There’s an issue we retouchers have ignored for a long time, and it’s coming back to bite us in our desk-bound asses.
Warning: it’s not sexy or artistic or hip, but skills in this area will guarantee you repeat clients for life. Short change it, and you’ll be scratching your head, wondering why first time clients don’t call back, even after you hit that composite out of the park with sparkles.
I’m talking about the business of retouching - the business of running your business.
I’ve done both freelance and agency work for over two decades. No matter the venue, 80% of retouching tasks are production work that’s probably well below your current skill level. Don’t get me wrong, these jobs lead to the awesome 20%, the exciting, challenging work you live for. And yeah, that 80% pays the rent.
You know what else pays the rent? Repeat clients. What makes clients come back to me? Hint: it’s not just my solid photoshop skills.
There is so much more to the job than actually pushing pixels around. Delivering jobs on time. Sticking to a budget - or CLEARLY ringing the bell if the job’s going to go over estimate, BEFORE it’s too late.
Communicating on all sorts of levels: schedule, design/visuals, financial, delivery methods, expectations. These are business skills.
We’re in a service industry. It’s our job as retouchers to service someone else’s vision. Doing so in a timely, professional, and dare I add, pleasant and competent manner will get you invited back.
Flashy photoshop skills and an attitude? Yeah…no.
The following is a list of the areas I think are the most important for creating great client relationships for your retouching business:
There are folks out there who can out-illustrate me, yet they remain under-employed while I’m turning away a surplus of work. Because I play well with others.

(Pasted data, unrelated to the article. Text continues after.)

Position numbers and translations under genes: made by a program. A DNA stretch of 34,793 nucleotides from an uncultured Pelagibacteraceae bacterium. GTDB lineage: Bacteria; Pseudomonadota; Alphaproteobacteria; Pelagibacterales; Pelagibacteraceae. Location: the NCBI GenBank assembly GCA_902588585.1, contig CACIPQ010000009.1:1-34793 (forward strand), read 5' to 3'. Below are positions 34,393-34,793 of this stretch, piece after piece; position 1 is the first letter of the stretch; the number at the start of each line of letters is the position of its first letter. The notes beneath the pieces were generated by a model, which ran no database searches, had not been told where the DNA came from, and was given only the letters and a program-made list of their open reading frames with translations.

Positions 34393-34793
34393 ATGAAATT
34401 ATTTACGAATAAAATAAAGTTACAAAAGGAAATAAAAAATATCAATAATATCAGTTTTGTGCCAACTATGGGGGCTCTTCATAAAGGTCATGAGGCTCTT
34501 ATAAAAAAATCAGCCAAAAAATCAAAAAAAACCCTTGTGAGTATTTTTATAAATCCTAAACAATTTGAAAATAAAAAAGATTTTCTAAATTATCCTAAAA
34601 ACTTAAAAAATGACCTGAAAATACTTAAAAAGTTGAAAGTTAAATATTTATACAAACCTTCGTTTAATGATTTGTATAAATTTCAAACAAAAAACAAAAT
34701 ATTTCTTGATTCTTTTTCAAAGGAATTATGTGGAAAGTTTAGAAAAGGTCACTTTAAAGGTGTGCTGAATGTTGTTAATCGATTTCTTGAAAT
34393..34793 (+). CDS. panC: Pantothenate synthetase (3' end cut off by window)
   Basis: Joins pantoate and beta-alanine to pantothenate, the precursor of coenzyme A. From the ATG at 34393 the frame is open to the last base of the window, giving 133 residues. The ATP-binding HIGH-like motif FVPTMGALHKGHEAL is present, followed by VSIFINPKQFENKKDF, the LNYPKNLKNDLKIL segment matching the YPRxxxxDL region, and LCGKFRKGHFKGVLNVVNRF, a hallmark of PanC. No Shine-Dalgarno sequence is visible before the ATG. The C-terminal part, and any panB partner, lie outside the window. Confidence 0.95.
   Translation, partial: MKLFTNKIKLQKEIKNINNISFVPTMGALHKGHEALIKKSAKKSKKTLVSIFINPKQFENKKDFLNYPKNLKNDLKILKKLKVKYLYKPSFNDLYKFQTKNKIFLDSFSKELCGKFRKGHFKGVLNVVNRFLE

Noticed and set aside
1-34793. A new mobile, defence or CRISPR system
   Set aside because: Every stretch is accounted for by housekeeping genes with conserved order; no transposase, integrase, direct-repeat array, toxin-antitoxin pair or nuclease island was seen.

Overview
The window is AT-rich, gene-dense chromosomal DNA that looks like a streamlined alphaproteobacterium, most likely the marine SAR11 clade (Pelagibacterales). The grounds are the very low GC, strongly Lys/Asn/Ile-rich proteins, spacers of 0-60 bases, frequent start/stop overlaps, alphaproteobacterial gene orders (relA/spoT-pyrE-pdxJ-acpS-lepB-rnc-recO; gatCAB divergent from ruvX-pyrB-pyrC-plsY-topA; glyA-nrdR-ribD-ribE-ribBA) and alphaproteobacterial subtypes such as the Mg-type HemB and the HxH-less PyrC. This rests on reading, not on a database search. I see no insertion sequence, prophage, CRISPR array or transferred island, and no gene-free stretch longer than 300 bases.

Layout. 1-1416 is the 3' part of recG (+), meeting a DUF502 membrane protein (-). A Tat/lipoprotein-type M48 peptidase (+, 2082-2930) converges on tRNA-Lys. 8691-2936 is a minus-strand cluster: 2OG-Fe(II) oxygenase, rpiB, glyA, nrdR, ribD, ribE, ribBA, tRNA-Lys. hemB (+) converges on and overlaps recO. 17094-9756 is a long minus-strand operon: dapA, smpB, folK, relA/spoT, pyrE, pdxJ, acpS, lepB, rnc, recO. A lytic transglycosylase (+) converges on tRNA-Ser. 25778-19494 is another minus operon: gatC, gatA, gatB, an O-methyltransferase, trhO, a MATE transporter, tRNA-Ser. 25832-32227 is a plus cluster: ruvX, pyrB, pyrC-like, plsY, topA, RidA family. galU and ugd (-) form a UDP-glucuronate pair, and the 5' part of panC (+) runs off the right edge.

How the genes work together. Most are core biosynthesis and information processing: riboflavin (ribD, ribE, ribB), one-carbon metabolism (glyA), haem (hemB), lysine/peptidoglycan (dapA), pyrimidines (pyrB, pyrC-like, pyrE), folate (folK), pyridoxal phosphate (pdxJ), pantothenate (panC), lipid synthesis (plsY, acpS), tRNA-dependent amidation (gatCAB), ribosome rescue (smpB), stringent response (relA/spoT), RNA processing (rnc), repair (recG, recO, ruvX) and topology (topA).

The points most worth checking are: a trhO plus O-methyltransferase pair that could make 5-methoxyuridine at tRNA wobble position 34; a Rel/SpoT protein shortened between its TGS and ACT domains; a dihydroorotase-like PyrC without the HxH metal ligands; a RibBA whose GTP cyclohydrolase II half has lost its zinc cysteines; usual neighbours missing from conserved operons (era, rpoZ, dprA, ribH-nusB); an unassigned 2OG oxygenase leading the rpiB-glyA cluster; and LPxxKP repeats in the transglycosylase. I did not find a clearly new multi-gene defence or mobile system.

I’ve got the skills to do the job, AND I make the job go smoothly. Be a pleasure to work with, and the rent will get paid. Every damn month.
Here’s an example. You're a crafty retoucher, good at your job. You deliver the work, but you don’t email the client to let them know the job’s ready for review. You just presume they’ll check the dropbox, since you had once said the file would be there today.
Maybe you deliver the job, but you don’t let your client know you're going out on your bike for a two hour ride. They don’t know you’re not there to answer the phone. Panic ensues.
Another fiasco: You have a quote on a job, but it quickly becomes clear you’re fast approaching the money line. This job’s going to go over budget, big time. Many retouchers I know don’t tell the client until after the job’s complete, and vastly more expensive than expected. Bad News Bears.
Don’t be those guys.
When clients contact me, they know I am going to take care of them in all aspects of the business. I communicate with them, from start to finish. They won’t have to chase me down to see how things are going. I understand their financial wellbeing is on the line too.
Want the consistent - and lucrative - bread and butter work? Then get your A game on with your business practices. Pay as much attention to logistics and communication as you do to learning the latest bells and whistles in Photoshop.
It’ll pay the rent. Guaranteed.
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